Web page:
When selling your home, you want to find the best possible agent to represent you. And as we've discussed previously on our site, 'the best' is not always the same for everyone.

While almost everyone is looking for and placing a lot of emphasis on good sales stats, each seller is influenced differently by the personality of agents, their brand, their selling technique, even their colleagues in the agency or the storefront.

So, what happens when you've chosen the agent, you thought you ticked all the boxes and it turns out this particular sales person doesn't live up to the expectations you have of them?

This may not just be about whether or not they have sold your place in the expected timeframe, but may relate to factors like their behaviour, how they communicate with you (and how often), how they represent you and your property to buyers, or the way they market the property.

Breaking up with your agent is not always easy -- it can be awkward and even sometimes quite confronting, so making sure you are certain your decision is well-founded and in compliance with any agreements you have, is very important.

Do you really want to break up?

Making the decision to dump one agent in lieu of another (or these days, to potentially go it alone) isn't one to be made lightly, here are a few questions to consider that may help you make a more well-informed decision.

1. Do you have an existing and ongoing agreement?

When you sign up to sell your property with an agent, that agent is legally required to have you sign an agreement that specifies the terms of your arrangement with them. Often times, but not always, that agreement may include an exclusive period, during which you cannot list the property with another agent, and if you sell it yourself, you may still be required to pay some fees.

Before bustling into the agent's office and letting them know why you are disappointed, first ensure your agreement has already expired or is about to expire, or that it isn't exclusive.

2. Has the market affected results?

Another really important question to ask yourself is, 'Are my expectations just too high in the current market?'

It's never too much to expect your agent to communicate with you regularly, keep you up-to-date, operate professionally, market strategically and ultimately, to do the best job possible.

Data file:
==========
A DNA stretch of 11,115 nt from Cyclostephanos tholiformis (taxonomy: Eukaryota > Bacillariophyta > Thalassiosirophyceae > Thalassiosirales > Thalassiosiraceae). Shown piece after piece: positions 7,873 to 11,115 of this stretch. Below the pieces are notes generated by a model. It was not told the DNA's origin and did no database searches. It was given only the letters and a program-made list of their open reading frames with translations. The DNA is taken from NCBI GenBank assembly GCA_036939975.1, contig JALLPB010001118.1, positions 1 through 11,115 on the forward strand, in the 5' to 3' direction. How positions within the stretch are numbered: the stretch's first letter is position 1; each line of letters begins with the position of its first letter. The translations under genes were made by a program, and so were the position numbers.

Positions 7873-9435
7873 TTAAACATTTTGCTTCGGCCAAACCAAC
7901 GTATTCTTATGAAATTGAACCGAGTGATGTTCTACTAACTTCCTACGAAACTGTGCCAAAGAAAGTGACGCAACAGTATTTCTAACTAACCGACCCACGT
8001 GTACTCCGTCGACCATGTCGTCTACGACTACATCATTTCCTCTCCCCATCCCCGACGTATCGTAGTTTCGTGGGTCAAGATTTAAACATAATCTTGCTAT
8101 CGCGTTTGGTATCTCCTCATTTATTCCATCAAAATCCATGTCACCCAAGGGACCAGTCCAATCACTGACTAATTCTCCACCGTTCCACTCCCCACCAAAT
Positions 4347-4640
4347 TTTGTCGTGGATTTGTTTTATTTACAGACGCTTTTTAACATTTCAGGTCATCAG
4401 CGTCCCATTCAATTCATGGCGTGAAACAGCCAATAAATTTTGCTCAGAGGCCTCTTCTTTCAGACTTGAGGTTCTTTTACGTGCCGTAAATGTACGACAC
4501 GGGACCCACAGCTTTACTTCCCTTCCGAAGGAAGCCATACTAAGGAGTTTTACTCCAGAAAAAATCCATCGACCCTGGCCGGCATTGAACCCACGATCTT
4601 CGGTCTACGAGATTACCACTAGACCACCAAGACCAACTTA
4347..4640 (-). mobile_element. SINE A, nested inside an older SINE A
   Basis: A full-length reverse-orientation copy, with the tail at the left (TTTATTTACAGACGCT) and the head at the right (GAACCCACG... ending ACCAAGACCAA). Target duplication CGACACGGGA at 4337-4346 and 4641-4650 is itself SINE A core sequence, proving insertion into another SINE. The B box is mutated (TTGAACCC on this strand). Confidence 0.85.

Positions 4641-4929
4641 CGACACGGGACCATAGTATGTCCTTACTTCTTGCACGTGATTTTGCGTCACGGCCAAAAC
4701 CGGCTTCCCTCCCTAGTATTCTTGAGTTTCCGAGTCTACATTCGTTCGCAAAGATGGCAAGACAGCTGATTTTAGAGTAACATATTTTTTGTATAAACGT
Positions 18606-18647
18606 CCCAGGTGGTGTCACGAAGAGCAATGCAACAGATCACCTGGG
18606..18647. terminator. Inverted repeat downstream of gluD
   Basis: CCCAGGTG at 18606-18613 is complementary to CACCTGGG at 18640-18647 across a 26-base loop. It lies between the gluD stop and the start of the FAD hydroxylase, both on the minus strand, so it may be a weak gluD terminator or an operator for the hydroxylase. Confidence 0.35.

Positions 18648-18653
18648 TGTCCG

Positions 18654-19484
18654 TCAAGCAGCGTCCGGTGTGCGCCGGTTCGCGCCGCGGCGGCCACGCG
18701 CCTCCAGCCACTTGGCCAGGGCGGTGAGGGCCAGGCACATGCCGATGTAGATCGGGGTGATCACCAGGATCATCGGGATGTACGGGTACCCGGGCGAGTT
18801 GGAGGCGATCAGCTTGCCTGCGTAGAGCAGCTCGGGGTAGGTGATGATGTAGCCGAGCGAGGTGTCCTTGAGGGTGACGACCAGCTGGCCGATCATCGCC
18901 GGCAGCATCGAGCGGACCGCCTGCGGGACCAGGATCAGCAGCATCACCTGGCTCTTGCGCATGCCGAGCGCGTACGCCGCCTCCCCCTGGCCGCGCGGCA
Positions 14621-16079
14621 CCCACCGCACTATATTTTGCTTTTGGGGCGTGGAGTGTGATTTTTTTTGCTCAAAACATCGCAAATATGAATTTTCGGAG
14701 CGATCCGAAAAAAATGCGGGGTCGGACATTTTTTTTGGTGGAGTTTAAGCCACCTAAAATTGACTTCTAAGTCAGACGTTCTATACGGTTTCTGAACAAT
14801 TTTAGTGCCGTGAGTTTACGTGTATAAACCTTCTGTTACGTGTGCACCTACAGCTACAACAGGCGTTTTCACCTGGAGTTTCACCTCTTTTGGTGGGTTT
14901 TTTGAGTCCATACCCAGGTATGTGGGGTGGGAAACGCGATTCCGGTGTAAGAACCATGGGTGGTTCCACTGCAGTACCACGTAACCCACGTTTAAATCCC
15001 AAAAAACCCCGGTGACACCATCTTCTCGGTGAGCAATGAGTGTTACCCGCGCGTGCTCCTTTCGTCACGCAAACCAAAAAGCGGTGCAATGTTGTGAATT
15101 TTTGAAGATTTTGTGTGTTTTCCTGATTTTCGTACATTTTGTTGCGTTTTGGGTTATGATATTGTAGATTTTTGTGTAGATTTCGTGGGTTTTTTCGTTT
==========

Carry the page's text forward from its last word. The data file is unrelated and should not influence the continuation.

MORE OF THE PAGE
It may, however, be too much to expect an agent to sell your home in two weeks, at the same price you would have achieved last year, if the market has declined or changed since then.

While the agent may do everything within their power to promote the property and meet with potential buyers, average time on the books often extends in a cooler market, and price will often experience fluctuations.

Do your research, compare your pricing and time on market with other properties online that are in a similar area, in similar condition and with a similar price range to see if yours is the anomaly or if it is simply part of a market trend.

Remember not to be selective in your comparisons -- your own disappointment and impatience can cause bias and motivate you to specifically look for properties that have recently sold for a good price in a short time, but reviewing a solid cross-section of properties is advised so you can get a better understanding of what's happening.

3. Are you being wooed by another agent?

If part of what is influencing you to move agents is in fact that another agent has come knocking at your door with a convincing reason to abandon your last sales person, research is again, very important.

Most agents are very honest and committed to doing a good job like the rest of us are in our selected careers. There are, however, some who succumb to the pressure of a changing market and fewer listings and sales, by not presenting your options honestly.

If an agent approaches you and suggests they can achieve a much higher asking price than your current agent, pull up your chair and start that research again!